This year I want to make moving my body every day a non-negotiable, both at the gym and getting outside. The 3-mile round trip walk to and from my office will be a nice change of pace.
Writing & Creating — on a set schedule
Journaling and writing have helped me get clearer on both thinking and decision-making. I took part in David Perell’s Write of Passage which was a great jumping-off point that I plan to do more of in 2021.
This means creating a daily writing habit and publishing on a schedule.
Earlier bedtime & consistent sleep schedule
It’s not only kids who benefit from a bedtime routine or going to bed at the same time. I’ve been doing this for the last couple of weeks and can see how much of a difference it makes for both my energy and mood.
Now I just need to sell Emily on the idea of being in bed by 10 pm.
I want to dedicate more time to thinking and ideation. This likely means outside or in nature, with nothing to distract me (phone, book, podcasts, etc) – just a pen and a notebook.
Less screentime & social media in general
I realized how much time I was wasting “doomscrolling” through social media on an endless loop. I want to do less of that this year and be more intentional with my time.
Drinking so often
We got into a habit of having an old-fashioned in the evening or wine with dinner a little too often in 2020. It wasn’t that we would drink a lot. Yet, even 1 drink was a catalyst for other negative effects like staying up late and worse quality sleep. Which led to not having as much energy the next day.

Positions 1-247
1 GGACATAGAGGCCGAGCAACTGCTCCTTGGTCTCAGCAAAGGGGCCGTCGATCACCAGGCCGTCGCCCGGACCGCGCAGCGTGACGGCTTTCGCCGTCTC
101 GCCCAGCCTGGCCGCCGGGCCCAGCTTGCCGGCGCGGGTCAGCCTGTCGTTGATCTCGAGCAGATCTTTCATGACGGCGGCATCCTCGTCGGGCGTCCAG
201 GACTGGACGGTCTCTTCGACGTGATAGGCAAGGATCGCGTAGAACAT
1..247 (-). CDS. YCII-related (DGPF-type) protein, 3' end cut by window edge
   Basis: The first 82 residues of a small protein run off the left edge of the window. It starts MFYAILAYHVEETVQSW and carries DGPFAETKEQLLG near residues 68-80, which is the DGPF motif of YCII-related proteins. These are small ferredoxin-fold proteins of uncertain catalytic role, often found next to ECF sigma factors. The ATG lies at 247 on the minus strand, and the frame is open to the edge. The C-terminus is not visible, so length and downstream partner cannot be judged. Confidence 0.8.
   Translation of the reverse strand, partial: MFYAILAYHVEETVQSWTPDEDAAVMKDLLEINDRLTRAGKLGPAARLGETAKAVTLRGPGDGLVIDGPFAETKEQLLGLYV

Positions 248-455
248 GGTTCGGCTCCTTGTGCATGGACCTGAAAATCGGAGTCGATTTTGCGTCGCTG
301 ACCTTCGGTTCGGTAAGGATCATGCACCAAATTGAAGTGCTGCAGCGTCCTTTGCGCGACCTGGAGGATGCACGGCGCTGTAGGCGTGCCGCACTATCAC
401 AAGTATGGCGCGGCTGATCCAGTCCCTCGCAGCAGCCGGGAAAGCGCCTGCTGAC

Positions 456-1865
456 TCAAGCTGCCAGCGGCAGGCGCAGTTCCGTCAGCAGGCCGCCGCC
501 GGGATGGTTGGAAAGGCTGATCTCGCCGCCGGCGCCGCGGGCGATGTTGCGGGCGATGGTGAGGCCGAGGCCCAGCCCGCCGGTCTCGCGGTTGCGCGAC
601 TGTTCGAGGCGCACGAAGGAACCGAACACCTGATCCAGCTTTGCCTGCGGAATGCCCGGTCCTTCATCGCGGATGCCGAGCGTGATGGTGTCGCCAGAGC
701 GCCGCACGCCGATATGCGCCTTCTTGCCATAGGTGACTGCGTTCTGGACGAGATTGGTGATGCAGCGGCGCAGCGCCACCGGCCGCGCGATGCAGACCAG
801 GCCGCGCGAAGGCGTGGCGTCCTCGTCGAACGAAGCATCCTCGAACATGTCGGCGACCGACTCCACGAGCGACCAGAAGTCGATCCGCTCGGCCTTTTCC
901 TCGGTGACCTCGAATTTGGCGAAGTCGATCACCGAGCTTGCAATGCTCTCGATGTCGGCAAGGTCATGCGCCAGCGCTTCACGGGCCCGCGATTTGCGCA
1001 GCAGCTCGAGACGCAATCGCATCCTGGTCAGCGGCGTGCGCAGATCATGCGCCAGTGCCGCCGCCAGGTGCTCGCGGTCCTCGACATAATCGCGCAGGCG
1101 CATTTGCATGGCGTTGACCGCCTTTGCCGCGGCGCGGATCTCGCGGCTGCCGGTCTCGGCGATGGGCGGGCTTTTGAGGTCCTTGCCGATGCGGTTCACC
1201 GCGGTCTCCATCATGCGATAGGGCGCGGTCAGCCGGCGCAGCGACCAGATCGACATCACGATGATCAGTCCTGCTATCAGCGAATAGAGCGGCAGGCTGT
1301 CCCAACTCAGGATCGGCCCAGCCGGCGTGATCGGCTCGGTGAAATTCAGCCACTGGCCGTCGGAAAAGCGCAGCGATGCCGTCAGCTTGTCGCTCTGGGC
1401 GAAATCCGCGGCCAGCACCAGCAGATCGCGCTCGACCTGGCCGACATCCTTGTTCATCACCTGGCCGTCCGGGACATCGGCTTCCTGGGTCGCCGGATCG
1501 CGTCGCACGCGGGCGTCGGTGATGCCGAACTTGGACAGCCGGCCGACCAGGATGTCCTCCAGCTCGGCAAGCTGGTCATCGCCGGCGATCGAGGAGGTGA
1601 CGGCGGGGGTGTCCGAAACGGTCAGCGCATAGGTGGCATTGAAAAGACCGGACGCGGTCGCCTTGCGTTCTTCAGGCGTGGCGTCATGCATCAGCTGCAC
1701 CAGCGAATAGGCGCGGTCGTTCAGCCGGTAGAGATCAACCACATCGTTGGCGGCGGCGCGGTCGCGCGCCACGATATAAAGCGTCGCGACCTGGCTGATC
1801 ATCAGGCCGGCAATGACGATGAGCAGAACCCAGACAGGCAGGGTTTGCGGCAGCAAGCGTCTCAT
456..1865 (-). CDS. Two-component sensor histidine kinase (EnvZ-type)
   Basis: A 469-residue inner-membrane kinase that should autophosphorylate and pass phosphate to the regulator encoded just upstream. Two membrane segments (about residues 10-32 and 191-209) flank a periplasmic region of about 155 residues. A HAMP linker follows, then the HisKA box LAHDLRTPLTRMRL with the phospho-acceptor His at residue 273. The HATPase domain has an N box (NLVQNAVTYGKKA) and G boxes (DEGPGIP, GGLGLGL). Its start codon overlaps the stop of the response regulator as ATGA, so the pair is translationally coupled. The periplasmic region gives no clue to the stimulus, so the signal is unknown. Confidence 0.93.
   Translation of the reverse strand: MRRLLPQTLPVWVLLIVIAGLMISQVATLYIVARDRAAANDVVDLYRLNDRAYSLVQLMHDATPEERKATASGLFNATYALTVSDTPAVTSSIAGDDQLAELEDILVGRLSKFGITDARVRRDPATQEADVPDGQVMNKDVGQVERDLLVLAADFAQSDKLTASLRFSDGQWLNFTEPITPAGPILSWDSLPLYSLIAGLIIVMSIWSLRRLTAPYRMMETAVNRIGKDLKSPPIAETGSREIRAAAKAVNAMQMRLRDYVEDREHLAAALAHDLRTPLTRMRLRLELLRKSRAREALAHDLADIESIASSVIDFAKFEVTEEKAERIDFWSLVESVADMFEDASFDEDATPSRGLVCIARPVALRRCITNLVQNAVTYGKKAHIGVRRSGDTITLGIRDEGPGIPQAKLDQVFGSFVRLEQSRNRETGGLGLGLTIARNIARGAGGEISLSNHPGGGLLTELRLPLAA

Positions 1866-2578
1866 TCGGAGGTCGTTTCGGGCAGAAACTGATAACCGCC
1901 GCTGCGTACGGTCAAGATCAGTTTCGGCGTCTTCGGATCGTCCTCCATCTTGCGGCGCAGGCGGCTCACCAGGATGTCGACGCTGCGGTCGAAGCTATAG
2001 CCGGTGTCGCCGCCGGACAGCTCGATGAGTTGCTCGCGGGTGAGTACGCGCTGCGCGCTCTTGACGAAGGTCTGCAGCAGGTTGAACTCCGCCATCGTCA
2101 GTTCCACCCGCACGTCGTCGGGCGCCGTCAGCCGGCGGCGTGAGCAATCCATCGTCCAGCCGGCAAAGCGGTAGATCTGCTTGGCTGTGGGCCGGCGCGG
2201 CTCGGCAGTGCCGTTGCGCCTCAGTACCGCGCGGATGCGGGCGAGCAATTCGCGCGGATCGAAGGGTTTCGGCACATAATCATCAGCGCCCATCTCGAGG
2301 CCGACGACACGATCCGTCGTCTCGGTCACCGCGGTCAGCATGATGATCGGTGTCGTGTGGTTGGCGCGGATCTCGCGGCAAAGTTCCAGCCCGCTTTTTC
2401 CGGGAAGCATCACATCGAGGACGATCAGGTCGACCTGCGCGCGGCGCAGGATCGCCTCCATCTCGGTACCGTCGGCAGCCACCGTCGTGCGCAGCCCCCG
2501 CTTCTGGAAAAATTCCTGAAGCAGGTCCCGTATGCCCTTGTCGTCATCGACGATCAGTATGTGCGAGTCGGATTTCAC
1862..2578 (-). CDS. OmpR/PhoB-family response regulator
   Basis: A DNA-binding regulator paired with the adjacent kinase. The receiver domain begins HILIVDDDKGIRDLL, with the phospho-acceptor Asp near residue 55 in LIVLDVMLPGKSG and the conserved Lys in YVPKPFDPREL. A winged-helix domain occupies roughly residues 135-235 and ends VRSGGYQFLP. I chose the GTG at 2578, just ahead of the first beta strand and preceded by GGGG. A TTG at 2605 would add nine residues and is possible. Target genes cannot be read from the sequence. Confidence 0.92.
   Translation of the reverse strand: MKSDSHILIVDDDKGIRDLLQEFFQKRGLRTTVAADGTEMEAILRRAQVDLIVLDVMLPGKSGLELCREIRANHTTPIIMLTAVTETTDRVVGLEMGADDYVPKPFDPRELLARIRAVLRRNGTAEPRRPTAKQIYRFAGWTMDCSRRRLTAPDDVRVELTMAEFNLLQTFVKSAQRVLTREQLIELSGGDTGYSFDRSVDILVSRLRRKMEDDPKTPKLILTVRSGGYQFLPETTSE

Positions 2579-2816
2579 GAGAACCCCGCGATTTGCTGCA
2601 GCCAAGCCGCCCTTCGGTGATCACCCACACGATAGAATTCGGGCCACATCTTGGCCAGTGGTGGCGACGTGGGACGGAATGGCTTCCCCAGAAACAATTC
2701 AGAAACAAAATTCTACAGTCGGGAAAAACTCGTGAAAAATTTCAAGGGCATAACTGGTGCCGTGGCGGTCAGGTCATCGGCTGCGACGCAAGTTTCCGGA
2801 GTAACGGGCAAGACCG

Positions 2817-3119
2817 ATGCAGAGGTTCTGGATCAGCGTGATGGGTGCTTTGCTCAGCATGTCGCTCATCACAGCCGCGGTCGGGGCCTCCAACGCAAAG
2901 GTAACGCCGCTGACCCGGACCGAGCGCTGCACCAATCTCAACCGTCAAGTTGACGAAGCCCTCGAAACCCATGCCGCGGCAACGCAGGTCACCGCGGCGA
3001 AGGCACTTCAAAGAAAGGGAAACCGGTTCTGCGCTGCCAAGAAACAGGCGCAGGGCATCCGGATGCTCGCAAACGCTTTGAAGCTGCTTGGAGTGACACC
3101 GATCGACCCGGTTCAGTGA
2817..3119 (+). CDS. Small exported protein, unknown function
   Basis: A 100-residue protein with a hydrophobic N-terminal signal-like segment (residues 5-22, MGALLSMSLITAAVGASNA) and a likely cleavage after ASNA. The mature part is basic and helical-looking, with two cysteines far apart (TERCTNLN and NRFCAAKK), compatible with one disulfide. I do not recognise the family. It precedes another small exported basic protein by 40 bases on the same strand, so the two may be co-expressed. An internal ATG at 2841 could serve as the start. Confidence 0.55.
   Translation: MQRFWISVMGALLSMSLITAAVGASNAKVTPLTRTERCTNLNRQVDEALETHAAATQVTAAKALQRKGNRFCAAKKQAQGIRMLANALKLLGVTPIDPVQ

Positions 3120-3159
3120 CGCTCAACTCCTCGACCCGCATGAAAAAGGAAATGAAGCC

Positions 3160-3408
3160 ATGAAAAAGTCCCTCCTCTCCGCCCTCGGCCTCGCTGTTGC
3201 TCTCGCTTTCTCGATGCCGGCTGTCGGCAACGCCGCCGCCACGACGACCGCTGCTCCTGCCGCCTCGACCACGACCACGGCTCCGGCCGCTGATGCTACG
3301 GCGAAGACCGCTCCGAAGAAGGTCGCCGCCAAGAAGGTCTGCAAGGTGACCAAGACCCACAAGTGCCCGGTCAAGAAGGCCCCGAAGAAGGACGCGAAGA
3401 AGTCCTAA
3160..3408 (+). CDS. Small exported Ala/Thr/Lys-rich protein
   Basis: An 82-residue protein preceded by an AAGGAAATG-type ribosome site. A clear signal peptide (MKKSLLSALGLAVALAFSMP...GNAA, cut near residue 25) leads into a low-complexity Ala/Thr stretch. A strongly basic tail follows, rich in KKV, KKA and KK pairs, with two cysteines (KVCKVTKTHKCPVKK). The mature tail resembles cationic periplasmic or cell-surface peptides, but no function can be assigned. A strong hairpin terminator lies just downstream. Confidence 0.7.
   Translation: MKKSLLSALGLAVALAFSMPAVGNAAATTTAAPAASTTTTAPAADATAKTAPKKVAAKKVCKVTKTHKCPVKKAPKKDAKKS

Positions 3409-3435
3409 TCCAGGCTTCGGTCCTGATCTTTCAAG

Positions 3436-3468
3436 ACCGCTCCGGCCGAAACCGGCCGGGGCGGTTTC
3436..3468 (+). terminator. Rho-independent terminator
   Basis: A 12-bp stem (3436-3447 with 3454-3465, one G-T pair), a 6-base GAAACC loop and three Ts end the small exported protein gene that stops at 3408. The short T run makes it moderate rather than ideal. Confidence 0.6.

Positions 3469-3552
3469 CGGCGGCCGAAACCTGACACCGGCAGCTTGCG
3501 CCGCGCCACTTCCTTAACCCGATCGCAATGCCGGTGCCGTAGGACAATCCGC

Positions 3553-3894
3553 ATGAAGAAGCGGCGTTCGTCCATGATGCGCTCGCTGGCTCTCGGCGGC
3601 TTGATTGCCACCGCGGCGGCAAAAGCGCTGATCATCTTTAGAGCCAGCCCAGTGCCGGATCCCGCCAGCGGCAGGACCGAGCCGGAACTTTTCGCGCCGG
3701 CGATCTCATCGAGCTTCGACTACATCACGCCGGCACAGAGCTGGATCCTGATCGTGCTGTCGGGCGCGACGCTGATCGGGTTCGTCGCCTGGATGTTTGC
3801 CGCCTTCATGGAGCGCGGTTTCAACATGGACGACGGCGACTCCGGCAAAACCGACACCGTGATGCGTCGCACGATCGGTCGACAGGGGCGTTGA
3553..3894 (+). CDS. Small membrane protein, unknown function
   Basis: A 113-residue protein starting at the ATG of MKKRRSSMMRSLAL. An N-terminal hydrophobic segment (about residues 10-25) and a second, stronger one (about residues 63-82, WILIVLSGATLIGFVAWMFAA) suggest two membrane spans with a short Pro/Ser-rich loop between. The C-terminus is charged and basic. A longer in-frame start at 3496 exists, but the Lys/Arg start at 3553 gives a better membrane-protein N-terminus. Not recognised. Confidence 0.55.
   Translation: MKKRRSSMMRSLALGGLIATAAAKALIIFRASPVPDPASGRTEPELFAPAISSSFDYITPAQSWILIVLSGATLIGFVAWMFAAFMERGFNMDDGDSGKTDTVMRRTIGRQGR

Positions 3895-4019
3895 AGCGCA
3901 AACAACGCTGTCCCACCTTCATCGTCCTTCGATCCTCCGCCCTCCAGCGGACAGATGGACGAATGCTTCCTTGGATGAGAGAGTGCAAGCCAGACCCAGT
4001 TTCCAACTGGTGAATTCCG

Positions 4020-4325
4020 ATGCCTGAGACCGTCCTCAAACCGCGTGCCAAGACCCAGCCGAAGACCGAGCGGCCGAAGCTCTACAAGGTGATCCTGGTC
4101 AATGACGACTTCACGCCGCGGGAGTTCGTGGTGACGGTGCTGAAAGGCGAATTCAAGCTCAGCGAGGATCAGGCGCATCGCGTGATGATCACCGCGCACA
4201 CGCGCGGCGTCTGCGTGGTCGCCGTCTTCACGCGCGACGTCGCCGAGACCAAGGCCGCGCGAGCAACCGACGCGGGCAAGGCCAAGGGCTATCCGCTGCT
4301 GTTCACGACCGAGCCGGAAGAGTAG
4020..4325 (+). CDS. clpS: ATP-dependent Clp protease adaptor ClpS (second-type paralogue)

Lifehack: If you don’t want to drink as many old fashioned, don’t have the big ice cubes in the freezer. We started leaving the mold out of the freezer. This way, if we thought we may slip, it would take at least 4 hours to be able to make one — by then the feeling would have passed.
Having as many work meetings
I find work meetings draining, even when I enjoy who I work with — zoom fatigue is real. I have a couple of calls per week that I do via phone and I enjoy those much more as I can do them while walking outside. In 2021 I’ll be both decreasing my number of calls and also doing more meetings by phone, old-school style.
Reading & Sauna
For the last few months, I’ve been starting my day with 30 minutes in the infrared sauna and reading a book (new waterproof Kindle). Or occasionally watching a class on something I want to learn. I want to continue this in 2021 as it was a great way to start the day.
Intentional social time with friends
I want to have more small dinners with friends, both one’s I want to get to know better and deepen those I already have. Over the New years, Emily and I made a list of people we want to socialize with more this year.
During quarantine, we started cooking more at home together and I also got a Traeger grill (it’s amazing). I want to continue to cook more moving forward, but also to learn new recipes so it’s not the same stuff all the time.
2021 Goal Setting
I typically add my goals at the end of my reflection, however, given how long this was already I wanted to share my reflections and a new article just on goals and habits in the new year. This will be coming next week!
Hope you enjoyed this reflection, if you have any comments just tweet at me 🙂